Time-Temperature-Superposition Kinetics, Dr. Bruce Prime


The Golden Gate Polymer Forum
September 19 Dinner Lecture

"Time-Temperature-Superposition Kinetics"

Bruce Prime
IBM, retired / consultant


The principle of time-temperature superposition was
first introduced more than 45 years ago to characterize
and predict viscoelastic and rheological behavior of
materials. Behavior over several decades of time can
be described by master curves of properties such as
modulus, viscosity and creep compliance vs. reduced time.
This principle was first applied to the cure kinetics of
thermosetting polymers over 25 years ago and has been
effective in analyzing and predicting cure in terms of
master curves of conversion and Tg vs. reduced time. It
has also proved effective in the characterization and
control of real cure processes that are represented by
non-isothermal time/temperature profiles. Characterization
of aging and degradation by TTS kinetics can give
lifetime projections.

The underlying principle in both cases is the same,
that the process is not altered by changes in temperature
but only speeded up or slowed down by increasing or
decreasing temperature, respectively. In the case of
TTS kinetics the shift factor is an integrated form
of the Arrhenius equation and the superposition of
conversion-time curves at a series of temperatures
yields both the master curve and the activation energy
for cure. By appropriate choice of the reference
temperature master curves can project storage life and
work life as well as cure process times. For cure
temperatures below Tg,inf master curves clearly show the
shift from chemical to diffusion control which usually
accompanies vitrification. A process analogous to
integrating the time/temperature profile yields
parameters such as equivalent isothermal time (EIT),
equivalent property time (EPT), accumulated equivalent
curing time (AECT) and equivalent cycle time (ECT).
A review of the general principles will be followed
by a detailed examination of time-temperature
superposition applied to Arrhenius kinetic processes.

Biographical Sketch

Bruce Prime is a consultant in polymeric materials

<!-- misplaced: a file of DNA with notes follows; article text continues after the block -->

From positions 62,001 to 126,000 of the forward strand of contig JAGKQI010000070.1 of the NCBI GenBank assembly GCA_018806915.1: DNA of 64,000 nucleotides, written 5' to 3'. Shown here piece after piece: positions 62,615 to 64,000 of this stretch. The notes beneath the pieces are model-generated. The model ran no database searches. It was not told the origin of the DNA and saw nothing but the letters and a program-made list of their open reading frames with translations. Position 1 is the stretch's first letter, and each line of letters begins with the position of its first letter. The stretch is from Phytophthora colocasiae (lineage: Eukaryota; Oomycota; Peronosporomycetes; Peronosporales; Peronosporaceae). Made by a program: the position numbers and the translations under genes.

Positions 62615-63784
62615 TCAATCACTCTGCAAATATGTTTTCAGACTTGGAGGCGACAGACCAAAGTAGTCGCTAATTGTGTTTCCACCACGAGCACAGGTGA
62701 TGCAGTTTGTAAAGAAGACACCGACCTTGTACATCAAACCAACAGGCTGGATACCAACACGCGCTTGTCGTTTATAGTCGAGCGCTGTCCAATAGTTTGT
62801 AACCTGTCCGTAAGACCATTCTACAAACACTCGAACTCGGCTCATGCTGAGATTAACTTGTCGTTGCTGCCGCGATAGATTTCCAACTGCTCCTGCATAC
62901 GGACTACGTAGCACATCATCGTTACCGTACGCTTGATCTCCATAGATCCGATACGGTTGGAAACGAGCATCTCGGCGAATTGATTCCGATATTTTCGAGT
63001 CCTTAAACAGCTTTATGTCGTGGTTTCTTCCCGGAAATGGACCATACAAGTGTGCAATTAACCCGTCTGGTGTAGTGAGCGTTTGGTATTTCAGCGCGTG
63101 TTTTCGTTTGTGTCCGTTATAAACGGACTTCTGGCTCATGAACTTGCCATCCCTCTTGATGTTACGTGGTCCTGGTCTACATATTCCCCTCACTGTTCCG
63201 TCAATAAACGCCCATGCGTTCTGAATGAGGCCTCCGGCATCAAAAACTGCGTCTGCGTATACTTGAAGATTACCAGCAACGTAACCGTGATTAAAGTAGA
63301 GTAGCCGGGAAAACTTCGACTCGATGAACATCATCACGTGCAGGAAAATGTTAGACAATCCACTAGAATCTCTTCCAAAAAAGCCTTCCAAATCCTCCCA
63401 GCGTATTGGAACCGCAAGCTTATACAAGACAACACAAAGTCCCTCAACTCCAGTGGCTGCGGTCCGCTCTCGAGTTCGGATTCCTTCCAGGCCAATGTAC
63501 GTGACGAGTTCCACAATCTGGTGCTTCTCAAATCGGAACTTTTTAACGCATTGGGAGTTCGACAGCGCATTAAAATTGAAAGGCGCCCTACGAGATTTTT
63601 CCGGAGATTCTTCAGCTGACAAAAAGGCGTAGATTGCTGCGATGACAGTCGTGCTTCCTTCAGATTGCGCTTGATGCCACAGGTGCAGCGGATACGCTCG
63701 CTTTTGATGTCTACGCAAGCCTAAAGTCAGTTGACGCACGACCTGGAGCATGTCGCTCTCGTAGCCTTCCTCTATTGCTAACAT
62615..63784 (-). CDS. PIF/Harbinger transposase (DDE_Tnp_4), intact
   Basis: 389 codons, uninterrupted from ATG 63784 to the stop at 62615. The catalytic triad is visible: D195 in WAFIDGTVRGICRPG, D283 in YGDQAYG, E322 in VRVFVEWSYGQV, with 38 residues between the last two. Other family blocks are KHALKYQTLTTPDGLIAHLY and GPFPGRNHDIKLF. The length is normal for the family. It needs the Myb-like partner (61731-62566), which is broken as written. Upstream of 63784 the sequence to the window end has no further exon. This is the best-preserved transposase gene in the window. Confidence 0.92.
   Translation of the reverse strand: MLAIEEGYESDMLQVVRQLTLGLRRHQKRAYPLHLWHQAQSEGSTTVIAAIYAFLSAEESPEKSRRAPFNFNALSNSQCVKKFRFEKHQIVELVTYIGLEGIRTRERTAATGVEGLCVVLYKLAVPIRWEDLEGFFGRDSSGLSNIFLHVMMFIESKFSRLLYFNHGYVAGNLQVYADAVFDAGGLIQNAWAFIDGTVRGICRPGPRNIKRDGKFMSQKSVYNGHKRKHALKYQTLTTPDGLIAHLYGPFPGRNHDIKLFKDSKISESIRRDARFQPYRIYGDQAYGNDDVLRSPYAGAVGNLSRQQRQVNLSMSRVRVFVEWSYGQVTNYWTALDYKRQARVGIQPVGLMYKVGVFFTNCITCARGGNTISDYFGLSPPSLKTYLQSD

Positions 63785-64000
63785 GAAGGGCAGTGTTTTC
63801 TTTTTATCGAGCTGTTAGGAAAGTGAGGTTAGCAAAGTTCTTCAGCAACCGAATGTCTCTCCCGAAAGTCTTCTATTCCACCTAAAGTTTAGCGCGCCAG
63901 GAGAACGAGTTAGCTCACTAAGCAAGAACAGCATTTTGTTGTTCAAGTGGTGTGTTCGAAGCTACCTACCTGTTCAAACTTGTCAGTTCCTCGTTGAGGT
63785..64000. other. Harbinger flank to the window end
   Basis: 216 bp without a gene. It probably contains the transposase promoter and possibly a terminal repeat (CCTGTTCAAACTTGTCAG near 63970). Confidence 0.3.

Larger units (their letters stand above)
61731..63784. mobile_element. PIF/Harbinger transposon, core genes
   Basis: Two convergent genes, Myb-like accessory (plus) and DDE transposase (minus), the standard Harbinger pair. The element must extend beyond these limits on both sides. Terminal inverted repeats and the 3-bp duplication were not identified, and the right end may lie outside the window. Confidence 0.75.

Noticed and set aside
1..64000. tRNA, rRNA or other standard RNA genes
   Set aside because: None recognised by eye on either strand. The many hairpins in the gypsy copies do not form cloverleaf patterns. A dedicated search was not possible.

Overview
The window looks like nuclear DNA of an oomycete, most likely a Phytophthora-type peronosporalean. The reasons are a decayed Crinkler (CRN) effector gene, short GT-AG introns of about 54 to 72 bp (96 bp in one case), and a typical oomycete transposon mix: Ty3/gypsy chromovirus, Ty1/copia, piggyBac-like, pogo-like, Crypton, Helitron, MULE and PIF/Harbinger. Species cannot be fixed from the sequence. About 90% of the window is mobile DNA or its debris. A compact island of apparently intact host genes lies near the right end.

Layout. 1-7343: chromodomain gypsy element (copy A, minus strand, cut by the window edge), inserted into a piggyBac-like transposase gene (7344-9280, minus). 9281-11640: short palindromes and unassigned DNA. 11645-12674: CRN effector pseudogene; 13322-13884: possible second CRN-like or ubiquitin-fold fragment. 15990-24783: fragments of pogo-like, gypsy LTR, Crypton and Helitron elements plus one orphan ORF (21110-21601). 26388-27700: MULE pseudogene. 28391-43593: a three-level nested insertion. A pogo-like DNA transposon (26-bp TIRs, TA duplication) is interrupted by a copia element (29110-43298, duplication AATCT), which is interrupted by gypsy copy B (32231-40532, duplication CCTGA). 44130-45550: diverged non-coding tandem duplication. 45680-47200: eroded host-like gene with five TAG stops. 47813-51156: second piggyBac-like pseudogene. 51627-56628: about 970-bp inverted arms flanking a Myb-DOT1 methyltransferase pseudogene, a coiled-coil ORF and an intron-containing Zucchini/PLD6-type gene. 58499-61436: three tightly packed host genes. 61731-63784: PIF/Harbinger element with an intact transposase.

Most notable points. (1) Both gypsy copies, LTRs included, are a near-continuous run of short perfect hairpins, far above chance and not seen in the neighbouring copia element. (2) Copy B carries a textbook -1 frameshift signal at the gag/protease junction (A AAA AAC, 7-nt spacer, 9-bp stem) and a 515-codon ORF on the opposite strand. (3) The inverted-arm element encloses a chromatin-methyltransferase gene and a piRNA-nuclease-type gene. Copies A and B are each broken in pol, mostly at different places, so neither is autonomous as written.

and thermal characterization and Affiliate Professor
of Chemical Engineering at the University of Washington.
He received a BS in chemistry from Loyola-Marymount
University and a Ph.D. in chemistry from Rensselaer
Polytechnic Institute with Professor Bernhard Wunderlich.
He recently retired as a Senior Scientist from the IBM
Storage Division Materials Laboratory in San Jose, CA.
The focus of his 30 year IBM career was the development
of polymeric materials applications for printer and
information storage technologies. His work included
characterization, design and control of materials and
their processes. He has always utilized thermal analysis
in his work where areas of concentration have included
thermosetting materials, process kinetics and the coupling
of analytical techniques. Dr. Prime authored the chapter on
"Thermosets" in Thermal Characterization of Polymeric
Materials (Edith Turi, ed., Academic Press, 1981 and 1997).
He is a Fellow both of NATAS and of SPE and was the
recipient of the 1989 Mettler Award in Thermal Analysis.


PRACTICAL DETAILS for Sept. 19 meeting:

Cost: $30 regular
$15 for unemployed/retired/students
Free for just the talk at 8 PM
(but please let us know for headcount)

Social Hour: 6:00 PM
Dinner: 7:00 PM
Talk: 8:00 PM

Dinner Choices (pick one):
Vegetarian Napoleon
Chicken Florentine
Grilled Salmon

Location: Michael's at Shoreline, Mountain View


- Make reservations by NOON, Monday Sept. 17.

- Please provide contact information (email or phone),
name & affiliation, and your DINNER CHOICE. If
attending for the talk only, please let us know so
you don't get included in the dinner headcount.

- You should receive confirmation of your registration;
if not, please try again.